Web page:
Student's Flu Death Raises Concerns at Nation's Universities

The death of a college student from the flu has raised the alarm at universities throughout the country as the nation gears up for what is predicted to be a brutal flu season.

The University of Nebraska–Omaha said Tuesday that Krystyna Serednytsky, a 22-year-old psychology major, died of what officials suspect was H1N1 flu. Serednytsky also suffered from muscular dystrophy, an underlying health problem that increased her chances of complications from the flu. She did not not attend classes during the first week of school.

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The college death was believed to be the first in the U.S., where numerous institutions are reporting seeing scores of students with flu-like symptoms just one week into the fall semester. Wake Forest University in North Carolina said Tuesday that more than 80 of its students have reported flu symptoms. Georgia Tech is reporting that roughly 100 students have flu-like symptoms, as do at least 23 students at the University of Virginia.

People with underlying conditions are one of five groups of people at the top of the list to receive the H1N1 vaccine when it becomes available in October.

“Our student health director has communicated to all students — especially the high-risk students — and will continue to communicate the symptoms of H1N1,” Steve Bullock, Nebraska-Omaha’s assistant vice chancellor for academic and student affairs, told “We’re telling them that if they have any underlying conditions they should try to be wary of symptoms and keep up with vaccinations.”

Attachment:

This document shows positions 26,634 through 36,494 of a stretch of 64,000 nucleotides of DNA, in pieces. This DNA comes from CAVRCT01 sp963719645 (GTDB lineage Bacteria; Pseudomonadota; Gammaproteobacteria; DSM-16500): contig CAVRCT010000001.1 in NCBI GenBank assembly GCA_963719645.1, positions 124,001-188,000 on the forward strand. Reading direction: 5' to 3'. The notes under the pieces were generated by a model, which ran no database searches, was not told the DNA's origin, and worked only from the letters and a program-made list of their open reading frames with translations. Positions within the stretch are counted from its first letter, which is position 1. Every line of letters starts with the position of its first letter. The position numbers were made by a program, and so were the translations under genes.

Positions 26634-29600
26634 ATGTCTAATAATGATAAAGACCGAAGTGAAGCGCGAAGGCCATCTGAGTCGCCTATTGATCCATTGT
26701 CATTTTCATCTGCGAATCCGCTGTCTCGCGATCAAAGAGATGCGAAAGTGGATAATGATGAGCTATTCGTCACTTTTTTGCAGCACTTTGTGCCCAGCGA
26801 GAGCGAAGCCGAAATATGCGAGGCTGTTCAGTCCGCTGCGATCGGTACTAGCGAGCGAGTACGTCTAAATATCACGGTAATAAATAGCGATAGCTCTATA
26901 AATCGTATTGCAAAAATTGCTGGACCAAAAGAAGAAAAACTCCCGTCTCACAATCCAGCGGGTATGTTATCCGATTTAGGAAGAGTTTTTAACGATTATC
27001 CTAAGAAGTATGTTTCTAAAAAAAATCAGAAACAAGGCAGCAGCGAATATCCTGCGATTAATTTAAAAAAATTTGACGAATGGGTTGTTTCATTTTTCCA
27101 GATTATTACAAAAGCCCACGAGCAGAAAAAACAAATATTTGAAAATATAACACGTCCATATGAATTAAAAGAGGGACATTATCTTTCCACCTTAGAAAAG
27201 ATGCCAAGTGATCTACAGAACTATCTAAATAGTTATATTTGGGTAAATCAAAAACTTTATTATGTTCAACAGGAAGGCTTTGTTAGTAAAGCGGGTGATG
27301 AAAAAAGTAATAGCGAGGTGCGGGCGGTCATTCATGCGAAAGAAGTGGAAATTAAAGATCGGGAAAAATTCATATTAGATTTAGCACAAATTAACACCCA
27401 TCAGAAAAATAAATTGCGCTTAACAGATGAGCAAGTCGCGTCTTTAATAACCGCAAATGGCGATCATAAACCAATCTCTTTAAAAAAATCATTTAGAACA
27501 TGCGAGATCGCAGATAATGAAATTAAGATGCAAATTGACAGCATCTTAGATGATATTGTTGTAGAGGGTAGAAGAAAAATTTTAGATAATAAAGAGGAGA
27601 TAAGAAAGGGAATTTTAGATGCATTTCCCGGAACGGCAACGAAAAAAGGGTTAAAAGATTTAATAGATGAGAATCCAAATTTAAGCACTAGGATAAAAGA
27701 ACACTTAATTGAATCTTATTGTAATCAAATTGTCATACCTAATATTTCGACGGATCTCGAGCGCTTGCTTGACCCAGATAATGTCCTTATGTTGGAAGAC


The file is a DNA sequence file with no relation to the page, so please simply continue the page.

The school, which has 15,000 students, is a designated vaccination site, which Bullock said will be helpful. When the H1N1 vaccine becomes available, 10,000 doses of the vaccine will be shipped to the campus.

School officials usually encourage students not to miss classes, but this semester they are telling those who don’t feel well to stay away from other students.

“We’re modifying our attendance policies,” Bullock said. “From what we’re being told, most students won’t be able to get doctor’s notes, so we’ve told professors to be flexible and determine alternative strategies in order to keep them engaged and in the know.”

Students aren’t the only ones being told to take precautions. The University of Alaska Fairbanks offices are being instructed to prepare for as many as 40 percent of their employees to be absent either because they have the H1N1 virus or they are caring for someone who has it.

Additionally, UAF is requiring all new students participating in orientation to learn about H1N1. New approaches to campus dining, housing and medical care are in the works to deal with H1N1 should the school have an outbreak.

UAF spokeswoman Marmian Grimes said the school’s health clinic is prepared to offer disposable digital thermometers so that students can monitor themselves for fever.

And like many other campuses, UAF is looking into a system that would enable it to deliver meals to sick students in their rooms, as well as offer class materials online. There are also plans to separate sick students from their roommates, thus reducing the chances of spreading the virus.

“This has become a really important issue, and with the swine flu, I think everyone is really taking precautions to make sure their spaces are clean,” said John Kelly, a graduate student at St. John’s University in Queens, N.Y. “Everyone has hand sanitizer on them.”

St. John’s, in addition to handing out prevention kits and isolation bags (disposable gloves, thermometers), also sent letters over the summer to students asking them to come to school this fall with a flu action plan.

“We asked all students to consider the idea of the vaccine, and there was a separate bullet directed to high-risk students,” said Kathryn Hutchinson, executive director of student wellness at St. John’s.

“I wanted to make sure I sent that out to all students, because people’s situations change so rapidly. But, if you are experiencing a chronic health condition, you need to speak to your health care provider to determine a plan. (Everyone) should have a plan for flu season.”

The Associated Press contributed to this article.